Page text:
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Climate change is having a greater impact on the jet stream than previously thought, according to a new study published in Nature.
Scientists at the University of Reading have discovered that the jet stream has become 15 percent more sheared in the upper atmosphere over the North Atlantic since satellites began observing it in 1979.
Wind - Generates - Turbulence - Study - Evidence
Because wind shear generates turbulence, the new study provides the first observation-based evidence to support previous Reading research that human-induced climate change will make severe turbulence up to three times more common by 2050-80.
This means that airline passengers will have a much bumpier ride in future, if climate change continues unabated.
Wind - Increase - Speed - Altitudes—causes - Turbulence
Vertical wind shear—the increase in wind speed at higher altitudes—causes invisible clear-air turbulence, which can be severe enough to throw airplane passengers out of their seats. It terrifies nervous fliers and injures hundreds of passengers and flight attendants every year.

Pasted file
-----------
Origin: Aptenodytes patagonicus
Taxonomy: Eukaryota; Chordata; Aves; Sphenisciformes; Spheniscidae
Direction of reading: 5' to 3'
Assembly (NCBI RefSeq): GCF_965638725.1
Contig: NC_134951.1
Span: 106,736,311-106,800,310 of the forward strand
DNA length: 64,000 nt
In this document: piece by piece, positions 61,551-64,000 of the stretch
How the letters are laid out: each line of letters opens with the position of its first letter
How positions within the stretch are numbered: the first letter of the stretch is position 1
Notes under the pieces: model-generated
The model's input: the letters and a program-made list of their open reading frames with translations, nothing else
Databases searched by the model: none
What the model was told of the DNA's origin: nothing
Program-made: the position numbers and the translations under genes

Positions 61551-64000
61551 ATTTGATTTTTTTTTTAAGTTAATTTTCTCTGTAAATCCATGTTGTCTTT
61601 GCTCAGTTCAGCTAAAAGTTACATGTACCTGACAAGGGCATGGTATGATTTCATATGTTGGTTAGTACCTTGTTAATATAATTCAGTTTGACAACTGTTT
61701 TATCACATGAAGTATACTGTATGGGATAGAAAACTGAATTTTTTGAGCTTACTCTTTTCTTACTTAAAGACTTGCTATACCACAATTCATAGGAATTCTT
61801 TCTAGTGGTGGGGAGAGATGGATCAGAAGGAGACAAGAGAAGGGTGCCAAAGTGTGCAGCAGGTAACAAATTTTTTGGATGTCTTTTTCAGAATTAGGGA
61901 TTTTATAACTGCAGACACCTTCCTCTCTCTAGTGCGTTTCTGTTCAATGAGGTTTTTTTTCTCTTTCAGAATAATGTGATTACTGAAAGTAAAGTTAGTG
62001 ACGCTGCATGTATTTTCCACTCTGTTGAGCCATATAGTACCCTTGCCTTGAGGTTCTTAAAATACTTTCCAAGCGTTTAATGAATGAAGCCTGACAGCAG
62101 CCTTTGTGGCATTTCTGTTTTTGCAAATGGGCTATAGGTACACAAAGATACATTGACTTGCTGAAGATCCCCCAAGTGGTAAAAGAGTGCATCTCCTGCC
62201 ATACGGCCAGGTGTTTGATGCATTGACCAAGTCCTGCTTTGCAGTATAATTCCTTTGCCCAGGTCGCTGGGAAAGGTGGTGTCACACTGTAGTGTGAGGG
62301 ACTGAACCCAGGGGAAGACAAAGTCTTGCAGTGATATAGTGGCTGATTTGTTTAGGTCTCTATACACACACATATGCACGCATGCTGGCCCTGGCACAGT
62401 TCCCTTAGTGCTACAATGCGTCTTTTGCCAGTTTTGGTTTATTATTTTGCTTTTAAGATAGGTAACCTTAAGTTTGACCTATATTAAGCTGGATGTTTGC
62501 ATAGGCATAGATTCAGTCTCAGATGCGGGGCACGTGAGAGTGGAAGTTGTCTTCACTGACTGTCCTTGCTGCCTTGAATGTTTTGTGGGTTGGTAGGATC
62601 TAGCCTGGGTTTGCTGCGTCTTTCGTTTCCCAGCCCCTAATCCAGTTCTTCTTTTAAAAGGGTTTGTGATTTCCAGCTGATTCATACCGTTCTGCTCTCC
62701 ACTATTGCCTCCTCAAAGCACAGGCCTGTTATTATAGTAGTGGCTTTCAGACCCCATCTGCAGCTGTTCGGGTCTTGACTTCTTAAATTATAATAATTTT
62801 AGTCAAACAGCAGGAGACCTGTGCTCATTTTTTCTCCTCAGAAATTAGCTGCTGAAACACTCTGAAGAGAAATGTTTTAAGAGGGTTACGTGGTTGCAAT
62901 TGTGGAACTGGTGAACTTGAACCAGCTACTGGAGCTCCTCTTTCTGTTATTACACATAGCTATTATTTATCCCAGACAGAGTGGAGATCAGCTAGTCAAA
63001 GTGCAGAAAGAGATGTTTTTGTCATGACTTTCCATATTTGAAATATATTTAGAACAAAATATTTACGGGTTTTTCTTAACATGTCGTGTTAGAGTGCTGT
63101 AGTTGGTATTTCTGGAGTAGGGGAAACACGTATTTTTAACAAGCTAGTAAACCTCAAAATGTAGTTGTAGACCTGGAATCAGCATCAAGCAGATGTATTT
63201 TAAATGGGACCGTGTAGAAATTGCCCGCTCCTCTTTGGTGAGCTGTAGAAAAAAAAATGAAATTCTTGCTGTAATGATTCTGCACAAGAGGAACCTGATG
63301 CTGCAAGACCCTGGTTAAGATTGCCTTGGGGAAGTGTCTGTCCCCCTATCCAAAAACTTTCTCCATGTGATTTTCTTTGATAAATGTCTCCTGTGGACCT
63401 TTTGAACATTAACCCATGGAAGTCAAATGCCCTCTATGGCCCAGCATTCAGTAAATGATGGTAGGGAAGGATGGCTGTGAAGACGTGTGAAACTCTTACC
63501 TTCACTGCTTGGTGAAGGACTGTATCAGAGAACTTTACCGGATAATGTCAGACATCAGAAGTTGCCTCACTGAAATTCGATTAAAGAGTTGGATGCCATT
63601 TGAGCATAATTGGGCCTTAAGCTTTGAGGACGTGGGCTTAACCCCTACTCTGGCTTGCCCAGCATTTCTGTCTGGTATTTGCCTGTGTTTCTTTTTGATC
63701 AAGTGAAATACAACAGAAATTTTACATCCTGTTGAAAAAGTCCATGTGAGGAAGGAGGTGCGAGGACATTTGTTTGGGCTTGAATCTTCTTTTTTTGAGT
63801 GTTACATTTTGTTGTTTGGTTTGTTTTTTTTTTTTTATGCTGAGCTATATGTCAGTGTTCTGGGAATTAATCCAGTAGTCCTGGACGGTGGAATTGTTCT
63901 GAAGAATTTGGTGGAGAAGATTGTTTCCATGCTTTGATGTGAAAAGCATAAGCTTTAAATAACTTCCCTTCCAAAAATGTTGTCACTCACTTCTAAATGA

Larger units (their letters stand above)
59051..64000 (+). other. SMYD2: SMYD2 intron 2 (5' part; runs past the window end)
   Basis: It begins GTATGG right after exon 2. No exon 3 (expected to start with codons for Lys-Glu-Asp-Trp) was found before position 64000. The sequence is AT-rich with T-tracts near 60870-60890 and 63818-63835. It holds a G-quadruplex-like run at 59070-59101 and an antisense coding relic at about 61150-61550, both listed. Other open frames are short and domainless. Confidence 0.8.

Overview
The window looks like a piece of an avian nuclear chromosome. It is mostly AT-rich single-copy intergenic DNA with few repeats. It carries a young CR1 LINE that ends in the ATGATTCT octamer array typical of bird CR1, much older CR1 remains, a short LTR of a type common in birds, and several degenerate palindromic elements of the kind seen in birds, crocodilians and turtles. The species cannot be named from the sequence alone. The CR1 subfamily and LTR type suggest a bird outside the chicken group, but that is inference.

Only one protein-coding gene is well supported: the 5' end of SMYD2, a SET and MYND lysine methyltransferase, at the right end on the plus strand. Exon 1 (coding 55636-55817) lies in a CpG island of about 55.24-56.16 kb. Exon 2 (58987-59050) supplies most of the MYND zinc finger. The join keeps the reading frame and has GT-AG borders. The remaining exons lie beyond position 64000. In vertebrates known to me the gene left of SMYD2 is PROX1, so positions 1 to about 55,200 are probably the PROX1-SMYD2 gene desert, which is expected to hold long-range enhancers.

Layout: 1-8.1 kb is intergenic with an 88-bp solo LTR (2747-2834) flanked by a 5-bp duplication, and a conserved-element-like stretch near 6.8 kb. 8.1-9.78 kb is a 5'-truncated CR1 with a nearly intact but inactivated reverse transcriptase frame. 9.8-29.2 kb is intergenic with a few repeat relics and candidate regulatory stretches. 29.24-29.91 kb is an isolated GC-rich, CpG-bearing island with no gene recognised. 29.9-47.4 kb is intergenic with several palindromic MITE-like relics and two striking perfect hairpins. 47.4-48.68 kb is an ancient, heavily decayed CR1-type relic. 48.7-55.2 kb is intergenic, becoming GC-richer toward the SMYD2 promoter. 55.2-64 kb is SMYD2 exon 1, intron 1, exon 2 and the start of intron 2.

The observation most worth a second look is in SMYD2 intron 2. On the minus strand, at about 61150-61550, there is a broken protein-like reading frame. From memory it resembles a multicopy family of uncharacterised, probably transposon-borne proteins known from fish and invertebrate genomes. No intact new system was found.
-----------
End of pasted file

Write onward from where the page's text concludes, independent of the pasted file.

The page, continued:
The new study shows for the first time that, whilst the temperature difference between Earth's poles and the equator is narrowing at ground level because of climate change, the opposite is happening at around 34,000 feet—a typical airplane cruising altitude.
Jet - Stream - Temperature - Differences - Trend
The jet stream is driven by these temperature differences, and the strengthening trend at cruising altitudes is causing an increase in turbulence-driving wind shear, which had gone unnoticed until now.
Lead author Simon Lee, Ph.D. student in Meteorology at the University of Reading, said: "Over the last four decades, temperatures have risen most rapidly over the Arctic, whilst in the stratosphere—around...
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